|Birth: ||Dec. 30, 1848|
|Death: ||Oct., 1881, Greenland|
United States Naval Surgeon. He was a member of the crew of the steamer Jeanette during its ill fated expedition to the Arctic. The Jeanette became trapped in the ice and all of the crew died of starvation and exposure. He was one of the last three members to die.
A NAVAL HERO.
Dr. Ambler, the Surgeon of the Jeannette, A Brave Officer who Did His Whole Duty.
Among the dead of the Jeannette, brought home to find a resting place, was Dr. James M. Amber. Melville, when asked by the court whom of the expedition he would especially commend for his behavior, promptly replied : "Dr. Ambler," and he was unstinted in his praise of him. During the famous retreat over the ice Ambler was one of the leading spirits. He harnessed two half-starved Esquimaux dogs to a sled of his own contriving, on which were lashed the surgical instruments, medical stores and scientific records; and leaving them to follow in the rear with the sick, the doctor took his place in advance day after day, as chief of the roadmakers. He wielded a heavy sledge hammer like a Hercules, breaking down ice hummocks to level a road for the boats. It was related of him that he invariably, when the day's work began, took up the heaviest of the sledges, thus setting an encouraging example to the men. We see him laying this down for a moment to perform an iridectomy, one of the most delicate operations in eye surgery. After De Long's boats had reached the Lena Delta, and failing to find succor for three weeks or longer, the commander decided to send two of the strongest of his party in advance to seek aid. The main body traveled very slowly, most of them being scarcely able to walk at all, and having to transport the sick. De Long was able to walk only for five minutes at a time. Ambler was the strongest of the party, and the commanding officer selected him and Nindeman to go on ahead for succor and to save their own lives, if possible, both of them being able for a long march. When this was communicated to the doctor he told his commander that he thought he ought not to leave his sick, as he preferred to share their fortunes to the end, and his going away would look like abandoning them. This doubtless touched the gallant De Long, whose first thought seems ever to have been his high duty to those under his command. Noros was then sent in Ambler's stead and his life was saved. Ambler remained with his sick comrades to the last and died with them. It is doubtful if the medical profession affords anywhere a finer example of heroism than this. Imprisoned on board an ice-bound ship for twenty-two months, a painful retreat over weary miles of rough ice, with half frozen hands and feet, then wandering about on unknown shore for three weeks, reduced to a mere struggle for existence, yet not for a moment was blunted his keen sense of professional duty. Melville, who found the bodies, is of the opinion that Ambler was the last one to die. His frozen body was found in a sitting attitude, clothed in many suits of extra clothing, seizing in his right hand De Long's pistol, taken from his dead commander's pocket; in solemn and faithful guard over his dead comrades. None will ever know the dreadful extent of his sufferings during those last hours, or possibly days, of his life, alone with his dead, starving, exhausted and hopeless. Faithful messengers sent by his grateful country have brought home the mortal remains of this noble son to an aged mother, to lie at rest in his own village churchyard in Fauquier county. Va. Peace to him and her, and honor to the memory of this noble surgeon whose life was given to his country and his duty!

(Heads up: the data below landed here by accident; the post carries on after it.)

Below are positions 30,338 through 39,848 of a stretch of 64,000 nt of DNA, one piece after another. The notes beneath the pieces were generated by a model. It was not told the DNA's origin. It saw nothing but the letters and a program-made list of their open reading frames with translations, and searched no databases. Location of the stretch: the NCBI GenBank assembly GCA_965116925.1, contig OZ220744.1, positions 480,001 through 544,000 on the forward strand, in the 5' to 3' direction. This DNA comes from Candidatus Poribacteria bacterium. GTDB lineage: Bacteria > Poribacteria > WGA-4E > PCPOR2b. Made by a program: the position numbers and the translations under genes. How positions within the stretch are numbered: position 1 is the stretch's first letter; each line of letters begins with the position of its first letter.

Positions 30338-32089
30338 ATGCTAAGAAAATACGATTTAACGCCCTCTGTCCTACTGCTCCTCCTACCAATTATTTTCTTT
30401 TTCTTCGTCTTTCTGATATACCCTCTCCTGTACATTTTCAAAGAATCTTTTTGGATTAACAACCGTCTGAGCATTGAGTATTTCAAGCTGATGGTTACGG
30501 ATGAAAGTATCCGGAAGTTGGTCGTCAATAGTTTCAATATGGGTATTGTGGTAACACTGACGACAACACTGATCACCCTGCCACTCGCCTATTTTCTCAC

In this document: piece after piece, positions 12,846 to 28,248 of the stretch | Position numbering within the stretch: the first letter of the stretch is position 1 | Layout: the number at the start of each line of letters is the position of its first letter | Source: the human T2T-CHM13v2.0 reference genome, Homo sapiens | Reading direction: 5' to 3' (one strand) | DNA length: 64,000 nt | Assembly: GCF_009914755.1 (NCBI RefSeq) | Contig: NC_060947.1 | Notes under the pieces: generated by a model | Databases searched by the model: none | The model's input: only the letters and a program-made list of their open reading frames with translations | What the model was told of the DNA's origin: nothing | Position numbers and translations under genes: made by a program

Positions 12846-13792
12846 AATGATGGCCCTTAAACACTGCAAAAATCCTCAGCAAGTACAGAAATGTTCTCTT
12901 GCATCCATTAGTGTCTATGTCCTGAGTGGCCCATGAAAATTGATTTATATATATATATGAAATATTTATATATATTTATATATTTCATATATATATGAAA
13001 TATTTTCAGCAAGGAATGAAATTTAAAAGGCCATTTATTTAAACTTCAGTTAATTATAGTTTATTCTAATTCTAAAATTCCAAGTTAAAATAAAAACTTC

Richard Cary Ambler (1810 - 1877)
Susan Marshall Ambler (1812 - 1896)
John Ambler (1847 - 1860)*
James Markham Marshall Ambler (1848 - 1881)
Richard Cary Ambler (1850 - 1928)*
Mary Morris Ambler (1852 - 1932)*
Edward Ambler (1854 - 1935)*
Leeds Episcopal Church Cemetery
Created by: Hope
Record added: Sep 26, 2005
Find A Grave Memorial# 11829498